The Trail Blazers’ one-point win over San Antonio Friday night provided a clear window into the whole idea of “clutch defense” in the NBA.
Clutch situations are defined as games that are within five points with five minutes to play, in regulation or overtime.
For a time, Portland’s clutch defensive rating was at the top of the NBA. Right now, it ranks fifth.
The win over the Spurs was one of those clutch situations. But first, let’s take a look at the big picture. This narrow victory came against a team that has now lost 11 of its last 15 games.
Portland got the lead after a terrific steal by Robert Covington and a feed to Norman Powell, who hit a layup under pressure. But San Antonio got three shots in the final 20 seconds that would have won the game, including an open three from the top by Rudy Gay. Twice the Spurs rebounded their misses, even though Portland had a foul to give and could have used it to help get position for a rebound.
And here’s another issue with Portland’s record in close games: Not many of them have come against upper-echelon teams. The Blazers have played many close games that, like this one, probably shouldn’t have been that close.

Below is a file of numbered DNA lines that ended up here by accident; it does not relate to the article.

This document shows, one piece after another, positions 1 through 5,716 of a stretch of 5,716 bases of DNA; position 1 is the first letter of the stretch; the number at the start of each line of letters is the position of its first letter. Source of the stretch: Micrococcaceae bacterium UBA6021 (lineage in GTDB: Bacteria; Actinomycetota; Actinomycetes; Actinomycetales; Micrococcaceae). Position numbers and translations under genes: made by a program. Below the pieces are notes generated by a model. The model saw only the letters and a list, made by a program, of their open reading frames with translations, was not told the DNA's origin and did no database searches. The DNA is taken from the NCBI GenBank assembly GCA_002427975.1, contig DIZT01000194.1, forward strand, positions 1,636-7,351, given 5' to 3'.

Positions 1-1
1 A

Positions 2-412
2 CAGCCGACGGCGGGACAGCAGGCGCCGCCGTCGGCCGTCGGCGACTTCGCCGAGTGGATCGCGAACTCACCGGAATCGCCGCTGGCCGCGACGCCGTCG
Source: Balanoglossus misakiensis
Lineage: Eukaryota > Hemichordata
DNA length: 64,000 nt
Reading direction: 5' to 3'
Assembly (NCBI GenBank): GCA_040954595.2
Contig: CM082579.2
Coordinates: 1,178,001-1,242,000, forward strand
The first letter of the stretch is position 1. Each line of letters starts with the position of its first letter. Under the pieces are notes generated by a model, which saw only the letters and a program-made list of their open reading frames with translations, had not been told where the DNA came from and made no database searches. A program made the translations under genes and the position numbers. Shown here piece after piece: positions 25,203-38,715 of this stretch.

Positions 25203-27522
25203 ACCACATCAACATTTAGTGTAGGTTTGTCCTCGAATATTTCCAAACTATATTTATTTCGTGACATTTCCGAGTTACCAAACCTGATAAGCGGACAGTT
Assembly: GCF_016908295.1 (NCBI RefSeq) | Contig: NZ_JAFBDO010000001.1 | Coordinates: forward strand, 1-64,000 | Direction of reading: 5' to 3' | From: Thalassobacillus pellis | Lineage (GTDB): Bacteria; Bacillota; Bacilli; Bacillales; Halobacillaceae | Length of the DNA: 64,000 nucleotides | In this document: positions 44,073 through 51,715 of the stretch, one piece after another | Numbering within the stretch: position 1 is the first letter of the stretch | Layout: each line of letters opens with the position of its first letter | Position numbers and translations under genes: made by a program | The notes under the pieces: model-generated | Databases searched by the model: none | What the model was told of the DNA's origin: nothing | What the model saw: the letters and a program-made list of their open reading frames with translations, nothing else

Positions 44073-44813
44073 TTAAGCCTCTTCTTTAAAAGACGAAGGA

The Spurs have only one player, DeMar DeRozan, who would be a starter for the Trail Blazers. And a couple of their starters – choose from Jakob Poeltl, Keldon Johnson or Derrick White – might not even be able to crack Portland’s eight-man rotation.
In fact, most of San Antonio’s young players aren’t as talented as Anfernee Simons, who has trouble getting onto the floor for the Blazers unless there is an injury to a player ahead of him.
Should this game have been that close? Probably not, like a lot of other Blazer clutch games.
Some of that “clutch defense” is needed against all those teams ahead of Portland in the Western Conference. And, more important, enough of it is needed earlier in the game so that it’s close enough to be a “clutch” situation with five minutes to play. The team's overall defensive rating is still 29th, as it has been most of the season.